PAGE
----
So, we're back at the point where I'm hesitating whether what I tried to work out even made sense or not. So I'll do a write up of all the things I feel certain about asserting, and ask my loyal readership to hunt my errors for me. :)

Don't laugh. This is less embarrassing for me than asking my advisor point blank.

We say that a (graded) commutative ring R has depth k if we can find a sequence of elements [tex]x_1,\dots,x_k[/tex] with [tex]x_1[/tex] not a zero-divisor, each [tex]x_i[/tex] not a zero-divisor in the quotient [tex]R/\langle x_1,\dots,x_{i-1}\rangle[/tex] and [tex]R/\langle x_1,\dots,x_k\rangle[/tex] a ring without non-zero divisors. This definition, of course, being the first obvious point where I may have screwed up.

Now, we know (from looking it up in Atiyah-MacDonald), that for SR the localisation of R in a multiplicatively closed subset S, S(R/I)=SR/SI, that injections carry over to injections, and that the annihilator over SR of an element is the localisation of the annihilator of the element.

We now take S=R-p for p a prime ideal in R. So SR is the localisation in a prime ideal in the usual sense (by slight abuse of notation). Since p doesn't intersect S, Sp is prime in SR. Suppose we have an R-sequence of length k, demonstrating the depth of R to be at least k.

The first element, [tex]x_1[/tex] of the R-sequence, is regular in R, and thus multiplication by this element is an injection [tex]R\to R[/tex]. Injections carry over to injections after localisation, so this induces an injection [tex]SR\to SR[/tex], given by [tex]\frac st\mapsto \frac{x_1s}t[/tex]. Since this is injective, the element [tex]\frac{x_1}1[/tex] is regular in SR. So we can go to [tex]SR/\langle\frac{x_1}1\rangle[/tex]. Now, localisation commutes with quotients, so this is really [tex]S(R/\langle x_1\rangle)[/tex].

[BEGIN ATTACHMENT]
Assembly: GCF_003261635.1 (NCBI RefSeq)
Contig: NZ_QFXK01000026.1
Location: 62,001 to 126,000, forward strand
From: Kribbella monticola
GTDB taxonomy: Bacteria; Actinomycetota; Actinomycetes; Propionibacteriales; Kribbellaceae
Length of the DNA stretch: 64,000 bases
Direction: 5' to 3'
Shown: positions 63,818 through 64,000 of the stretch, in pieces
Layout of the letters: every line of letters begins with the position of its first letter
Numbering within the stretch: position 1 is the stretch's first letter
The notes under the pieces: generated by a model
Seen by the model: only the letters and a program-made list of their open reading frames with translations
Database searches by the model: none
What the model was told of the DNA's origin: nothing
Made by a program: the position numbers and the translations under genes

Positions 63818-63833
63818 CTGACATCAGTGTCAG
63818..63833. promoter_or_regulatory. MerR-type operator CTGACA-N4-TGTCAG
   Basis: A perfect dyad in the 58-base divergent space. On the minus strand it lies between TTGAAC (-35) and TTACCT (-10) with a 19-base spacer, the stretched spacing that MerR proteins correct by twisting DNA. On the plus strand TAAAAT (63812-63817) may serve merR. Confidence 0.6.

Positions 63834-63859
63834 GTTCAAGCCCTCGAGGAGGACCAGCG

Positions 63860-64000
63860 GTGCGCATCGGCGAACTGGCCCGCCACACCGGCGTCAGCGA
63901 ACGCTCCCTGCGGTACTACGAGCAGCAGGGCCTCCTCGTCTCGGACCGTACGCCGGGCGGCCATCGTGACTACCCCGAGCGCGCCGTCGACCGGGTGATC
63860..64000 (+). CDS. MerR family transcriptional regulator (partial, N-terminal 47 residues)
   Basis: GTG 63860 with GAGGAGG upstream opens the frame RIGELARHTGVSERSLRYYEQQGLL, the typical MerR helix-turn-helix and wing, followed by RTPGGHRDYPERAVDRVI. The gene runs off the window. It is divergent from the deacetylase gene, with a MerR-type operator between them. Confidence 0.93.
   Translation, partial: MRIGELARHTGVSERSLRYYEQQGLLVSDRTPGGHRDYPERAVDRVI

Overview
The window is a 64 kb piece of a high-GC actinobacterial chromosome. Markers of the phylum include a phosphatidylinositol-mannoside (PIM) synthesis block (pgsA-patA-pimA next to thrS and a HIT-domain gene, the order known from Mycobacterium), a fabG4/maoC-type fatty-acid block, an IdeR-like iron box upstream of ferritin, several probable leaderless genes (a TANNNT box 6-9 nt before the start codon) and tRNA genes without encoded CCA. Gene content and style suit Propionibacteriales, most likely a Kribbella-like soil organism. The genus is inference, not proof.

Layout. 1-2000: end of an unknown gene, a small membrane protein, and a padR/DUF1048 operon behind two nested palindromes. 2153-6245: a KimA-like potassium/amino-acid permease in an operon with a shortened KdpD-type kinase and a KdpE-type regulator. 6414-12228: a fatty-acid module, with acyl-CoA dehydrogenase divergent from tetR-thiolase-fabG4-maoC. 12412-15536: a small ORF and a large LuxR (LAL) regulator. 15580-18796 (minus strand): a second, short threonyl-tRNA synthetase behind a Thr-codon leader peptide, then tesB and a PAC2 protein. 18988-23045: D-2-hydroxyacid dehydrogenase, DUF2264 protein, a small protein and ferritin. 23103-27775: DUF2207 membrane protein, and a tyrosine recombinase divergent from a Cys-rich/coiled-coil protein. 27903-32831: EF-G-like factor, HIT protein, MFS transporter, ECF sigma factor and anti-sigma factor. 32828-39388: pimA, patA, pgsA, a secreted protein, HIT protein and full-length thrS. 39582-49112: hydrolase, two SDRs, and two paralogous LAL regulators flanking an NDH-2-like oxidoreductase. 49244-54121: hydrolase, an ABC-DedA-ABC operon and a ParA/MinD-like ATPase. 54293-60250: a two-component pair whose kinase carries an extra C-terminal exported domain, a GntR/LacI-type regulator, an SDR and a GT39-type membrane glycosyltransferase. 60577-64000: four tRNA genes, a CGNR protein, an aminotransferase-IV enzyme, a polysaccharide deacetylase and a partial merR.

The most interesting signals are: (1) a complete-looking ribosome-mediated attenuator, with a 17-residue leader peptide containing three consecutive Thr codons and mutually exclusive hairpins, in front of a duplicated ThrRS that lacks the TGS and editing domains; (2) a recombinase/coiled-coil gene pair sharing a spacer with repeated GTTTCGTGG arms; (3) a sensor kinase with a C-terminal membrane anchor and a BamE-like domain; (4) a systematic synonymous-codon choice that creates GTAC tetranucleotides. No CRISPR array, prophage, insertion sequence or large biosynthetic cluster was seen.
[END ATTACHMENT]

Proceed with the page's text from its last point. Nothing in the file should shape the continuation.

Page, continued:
Now, [tex]x_2[/tex] is regular in [tex]R/\langle x_1\rangle[/tex], and thus induces an injective map. This injective map carries over to an injective map of localisations, and thus, with the same argument as above, [tex]\frac{x_2}1[/tex] is regular over [tex]S(R/\langle x_1\rangle)[/tex]. So we can carry over all of our regular sequence from R to SR.

The only problem visible to me being that we may end up dividing out the entire ring and ending up with a trivial ring earlier than we thought we would. What would make that happen? Well, if our ideal in the quotient at some point includes the ring, we lost the game. What could make this happen? Then we'd need to have either 1 in the ideal, or 0 in the localisation set. 0 in the localisation set, we get if a zerodivisor and its annihilator both end up in there at the same time. I'm not going to touch this case quite yet. Possibly not at all in this post. 1 in the ideal, we get if one of the [tex]x_i[/tex] ends up being in S. So, for everything to be perfectly fine this far, we REALLY want to avoid straying outside of p.

And this'd, y'know, limit our choices of R-sequences a bit. But still, we can get an R-sequence the depth of SR this way, I think. And then there is the question of what happens outside this realm - and it would seem that we can use the Krull dimension bound for that, thus arriving at

[tex]\operator{depth} R \leq \operator{depth} SR + \dim R/p[/tex]

(which incidentially, with a certain set of conditions, is a theorem I found in a set of notes that sqrt linked me to)